June 2001 - Update Newsletter
There are an increasing number of media reports about the problems caused by dioxins. Dioxins are environmental contaminants found mainly in the food chain, so they are absorbed by humans. Dioxins are stored in body fat and are extremely persistent. Absorption takes place mainly through the food we eat but also through the air we breathe. Breastmilk is often cited as a source of dioxins - but this is because fat soluable contaminants are relatively easily measured in breastmilk, not because breastmilk is any more contaminated than other body parts.

Full IBFAN statement:

Scare stories again
December 1999 - Update newsletter
A report by the World Wide Fund for Nature (WWF) was published at the launch of World Breastfeeding Week and created scare stories around the world. WWF wanted to highlight the risk of environmental contaminants, which accumulate in body fats and are most readily measured in breastmilk, which has a high fat content. Despite the fact that the report noted falling levels and the greater transmission of toxins in-utero, breastfeeding scare stories resulted in many countries. Baby Milk Action received anxious calls from health workers working to protect breastfeeding and infant health, in countries such as Saudi Arabia, Malaysia and India. Perhaps WWF can learn from UNICEF who conducted a similar review of existing research in 1997. The UNICEF paper, Breastfeeding and Environmental Contamination, did not look at breastfeeding in isolation and cited a study which estimates that 'about three days of life expectancy would be lost because of cancer attributable to contaminant exposure through breastmilk. In contrast the decrease life expectancy from not breastfeeding was about 70 days'. UNICEF's paper is available from Baby Milk Action, or UNICEF Nutrition Section, 633 Third Avenue, New York, NY 10017, USA.

Cut pollution - not breastfeeding
16th July 1999 - Press Release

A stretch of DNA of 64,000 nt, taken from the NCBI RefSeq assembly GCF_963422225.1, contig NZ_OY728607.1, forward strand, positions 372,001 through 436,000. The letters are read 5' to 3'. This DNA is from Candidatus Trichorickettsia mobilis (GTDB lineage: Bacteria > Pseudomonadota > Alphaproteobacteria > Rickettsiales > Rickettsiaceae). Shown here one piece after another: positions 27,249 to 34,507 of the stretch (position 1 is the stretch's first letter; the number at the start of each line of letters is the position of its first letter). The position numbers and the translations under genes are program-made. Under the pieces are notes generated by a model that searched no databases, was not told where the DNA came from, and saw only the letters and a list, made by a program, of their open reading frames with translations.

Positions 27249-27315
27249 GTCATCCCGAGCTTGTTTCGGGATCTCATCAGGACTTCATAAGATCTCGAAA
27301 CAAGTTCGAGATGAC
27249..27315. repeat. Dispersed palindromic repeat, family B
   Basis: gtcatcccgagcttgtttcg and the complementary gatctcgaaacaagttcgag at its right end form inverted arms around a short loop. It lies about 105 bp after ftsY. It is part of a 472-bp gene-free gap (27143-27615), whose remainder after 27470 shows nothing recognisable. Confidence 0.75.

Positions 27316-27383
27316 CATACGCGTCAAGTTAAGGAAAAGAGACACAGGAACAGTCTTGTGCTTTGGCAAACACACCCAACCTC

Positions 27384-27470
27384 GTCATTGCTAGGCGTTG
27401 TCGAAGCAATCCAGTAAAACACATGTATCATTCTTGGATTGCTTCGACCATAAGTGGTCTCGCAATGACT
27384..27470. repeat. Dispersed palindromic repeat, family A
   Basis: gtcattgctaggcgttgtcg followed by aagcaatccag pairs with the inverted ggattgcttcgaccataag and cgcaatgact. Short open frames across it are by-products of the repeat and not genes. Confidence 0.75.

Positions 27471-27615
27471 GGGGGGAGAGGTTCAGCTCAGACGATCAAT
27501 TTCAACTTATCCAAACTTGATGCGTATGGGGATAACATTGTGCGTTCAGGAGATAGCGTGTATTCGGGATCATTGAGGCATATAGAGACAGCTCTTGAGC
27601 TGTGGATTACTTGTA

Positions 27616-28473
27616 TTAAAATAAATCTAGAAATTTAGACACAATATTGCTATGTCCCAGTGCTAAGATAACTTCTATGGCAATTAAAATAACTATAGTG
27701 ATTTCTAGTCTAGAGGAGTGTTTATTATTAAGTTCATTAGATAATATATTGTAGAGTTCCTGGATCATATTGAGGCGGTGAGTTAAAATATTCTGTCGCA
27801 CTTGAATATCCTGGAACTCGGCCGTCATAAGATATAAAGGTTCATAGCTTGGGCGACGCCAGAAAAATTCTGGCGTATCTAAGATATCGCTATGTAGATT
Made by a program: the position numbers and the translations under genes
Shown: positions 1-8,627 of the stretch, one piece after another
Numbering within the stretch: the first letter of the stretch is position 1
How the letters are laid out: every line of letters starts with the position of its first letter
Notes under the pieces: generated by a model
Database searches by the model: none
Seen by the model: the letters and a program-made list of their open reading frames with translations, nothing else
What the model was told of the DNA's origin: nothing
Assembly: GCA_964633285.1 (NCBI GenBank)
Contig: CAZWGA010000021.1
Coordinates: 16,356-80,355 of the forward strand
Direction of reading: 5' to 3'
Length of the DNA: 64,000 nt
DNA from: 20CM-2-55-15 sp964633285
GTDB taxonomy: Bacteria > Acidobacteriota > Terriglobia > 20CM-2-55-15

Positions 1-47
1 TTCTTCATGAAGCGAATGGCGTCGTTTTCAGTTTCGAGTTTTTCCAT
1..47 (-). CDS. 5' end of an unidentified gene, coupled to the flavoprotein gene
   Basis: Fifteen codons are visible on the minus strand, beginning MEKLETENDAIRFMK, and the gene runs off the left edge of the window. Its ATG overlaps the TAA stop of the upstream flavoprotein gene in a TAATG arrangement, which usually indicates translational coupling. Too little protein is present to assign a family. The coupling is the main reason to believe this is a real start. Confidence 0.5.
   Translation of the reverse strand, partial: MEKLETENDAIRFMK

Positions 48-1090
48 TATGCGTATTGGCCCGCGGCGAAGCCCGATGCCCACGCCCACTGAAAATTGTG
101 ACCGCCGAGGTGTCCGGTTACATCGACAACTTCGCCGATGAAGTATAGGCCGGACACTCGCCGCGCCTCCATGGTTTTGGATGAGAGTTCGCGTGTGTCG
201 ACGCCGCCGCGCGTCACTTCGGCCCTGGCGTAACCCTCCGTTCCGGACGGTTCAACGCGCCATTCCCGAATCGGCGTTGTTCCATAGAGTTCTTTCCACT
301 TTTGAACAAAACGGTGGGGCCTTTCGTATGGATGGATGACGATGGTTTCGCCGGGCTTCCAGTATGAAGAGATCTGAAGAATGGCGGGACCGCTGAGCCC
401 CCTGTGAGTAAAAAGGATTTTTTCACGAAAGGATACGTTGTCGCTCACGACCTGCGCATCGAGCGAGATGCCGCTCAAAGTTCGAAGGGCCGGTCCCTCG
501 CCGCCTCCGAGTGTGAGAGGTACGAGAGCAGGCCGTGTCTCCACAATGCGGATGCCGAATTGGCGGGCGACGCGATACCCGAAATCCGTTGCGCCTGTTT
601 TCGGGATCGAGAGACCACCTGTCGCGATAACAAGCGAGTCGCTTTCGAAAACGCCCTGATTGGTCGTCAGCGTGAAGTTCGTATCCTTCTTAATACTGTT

The report Chemical Trespass: A Toxic Legacy published recently by the World Wildlife Fund highlights environmental pollution by focusing on the levels in breastmilk. The report is a review of existing research and, while highlighting the levels of pollutants, " WWF insists that it is still better for babies to be breast-fed than not."

Good news on breastfeeding shows the effectiveness of environmental campaigning
14 May 1997 - Information for the press from Baby Milk Action and Women's Environmental Network
The UK Government Committee on Toxicity today (14th May 1997) announced a 30% fall in the levels of Dioxins in breastmilk reflecting a general lowering of levels throughout Europe. Research in Germany shows that PCB and Dioxin levels are down by 50%(1). The news illustrates the effectiveness of campaigning on environmental issues and the wisdom of policies which aim to phase out persistent chemicals rather than attempting to regulate and control their use.

2. Contaminants also impact on artificial feeding

WHO warns of ‘intrinsic contamination of infant formula’
March 2004 - Update newsletter
The long-awaited United Nations expert meeting on the bacteria Enterobacter Sakazakii in tins of powdered infant formula has concluded that: “intrinsic contamination of powdered infant formula with E.sakazakii and Salmonella has been a cause of infection and illness in infants including severe disease, and can lead to serious developmental sequelae (health consequences) and death” and that “E Sakazakii is more commonly found in the manufacturing environment, which is a potential source of post-pasteurization contamination.” The meeting (organised by the Food and Agriculture Organisation (FAO) and the World Health Organisation in Geneva 2-5 February 2004) agreed that caregivers should be regularly alerted to the fact that powdered infant formula is not a sterile product and that guidelines should be developed to advise on how best to limit the risk of infection.